"If I had not become a dad, I would probably be dead by now."
Tui Shelton is a single father of seven kids with four different mothers. He was born in Samoa and raised partially in Sacramento and partially in Washington. He served in the military, where he was shot an inch from his heart, and returned from Iraq to Washington. He's helped create fatherhood groups for several different organizations and has extensive experience working with Washington's family law system. He's proud to have 50/50 parenting plans on six of his children.
Community Café Table Group Discussions
Session 3: Child Sexual Abuse and Its Impact on Adult Male Survivors: The Silent Epidemic
Hassan Daniel (The Father Factory Inc.)
In his discussion, Hassan talks with the Washington Fatherhood Council and to discuss the silent epidemic of child sexual abuse. Learn about this hidden threat to public health, its impact on boys and men, the chilling statistics, and ways we can give voice to the voiceless. One in six boys and men are known to have experienced sexual assault, yet these numbers reflect under-reporting due to stigma, blame, and shame. Discover how the child sexual abuse crisis can be prevented, fathers who have experienced childhood sexual abuse can become the fathers they want to be.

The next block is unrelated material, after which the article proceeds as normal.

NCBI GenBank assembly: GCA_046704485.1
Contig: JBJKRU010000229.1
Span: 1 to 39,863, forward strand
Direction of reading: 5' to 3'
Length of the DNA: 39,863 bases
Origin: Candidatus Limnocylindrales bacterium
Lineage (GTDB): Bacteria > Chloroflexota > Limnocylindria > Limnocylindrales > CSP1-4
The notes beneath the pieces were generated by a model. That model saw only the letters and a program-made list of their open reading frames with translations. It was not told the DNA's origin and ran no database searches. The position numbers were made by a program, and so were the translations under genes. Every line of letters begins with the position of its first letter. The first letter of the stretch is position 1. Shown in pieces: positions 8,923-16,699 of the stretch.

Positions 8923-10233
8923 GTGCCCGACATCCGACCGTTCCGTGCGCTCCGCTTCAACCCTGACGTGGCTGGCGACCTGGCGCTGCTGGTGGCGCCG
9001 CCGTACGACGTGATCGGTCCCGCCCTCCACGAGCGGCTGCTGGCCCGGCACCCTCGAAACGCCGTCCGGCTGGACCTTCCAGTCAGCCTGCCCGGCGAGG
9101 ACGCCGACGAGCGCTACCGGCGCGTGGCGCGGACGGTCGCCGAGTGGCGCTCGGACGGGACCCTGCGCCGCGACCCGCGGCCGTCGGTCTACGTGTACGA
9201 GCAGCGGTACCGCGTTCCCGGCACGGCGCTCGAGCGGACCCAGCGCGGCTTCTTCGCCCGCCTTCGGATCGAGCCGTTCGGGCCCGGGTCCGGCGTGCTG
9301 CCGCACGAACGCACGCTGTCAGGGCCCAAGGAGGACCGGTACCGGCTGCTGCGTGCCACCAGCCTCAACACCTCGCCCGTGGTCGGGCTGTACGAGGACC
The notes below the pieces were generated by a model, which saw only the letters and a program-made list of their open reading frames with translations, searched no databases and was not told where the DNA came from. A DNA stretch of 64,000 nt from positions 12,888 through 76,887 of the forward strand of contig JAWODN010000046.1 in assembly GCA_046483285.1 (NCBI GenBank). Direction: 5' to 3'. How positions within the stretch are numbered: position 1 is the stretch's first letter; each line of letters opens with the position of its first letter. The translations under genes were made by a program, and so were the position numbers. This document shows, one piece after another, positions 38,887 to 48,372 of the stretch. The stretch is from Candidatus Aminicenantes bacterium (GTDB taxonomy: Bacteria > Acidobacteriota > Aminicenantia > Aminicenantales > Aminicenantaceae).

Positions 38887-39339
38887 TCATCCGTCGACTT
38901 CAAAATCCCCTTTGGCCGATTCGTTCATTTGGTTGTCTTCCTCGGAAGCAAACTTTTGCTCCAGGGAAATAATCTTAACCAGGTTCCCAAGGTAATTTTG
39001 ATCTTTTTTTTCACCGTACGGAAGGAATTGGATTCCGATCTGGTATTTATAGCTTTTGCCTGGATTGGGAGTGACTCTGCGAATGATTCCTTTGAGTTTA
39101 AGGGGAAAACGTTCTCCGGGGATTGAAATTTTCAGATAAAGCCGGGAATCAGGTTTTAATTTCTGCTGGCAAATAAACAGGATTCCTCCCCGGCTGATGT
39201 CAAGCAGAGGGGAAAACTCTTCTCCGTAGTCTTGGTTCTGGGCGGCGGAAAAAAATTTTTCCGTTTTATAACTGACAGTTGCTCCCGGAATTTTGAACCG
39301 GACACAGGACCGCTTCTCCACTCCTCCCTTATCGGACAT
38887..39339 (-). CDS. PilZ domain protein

Joshua D. Sparrow, M.D., DFAACAP (Executive Director, Brazelton Touchpoints Center; Associate Professor of Psychiatry, Harvard Medical School)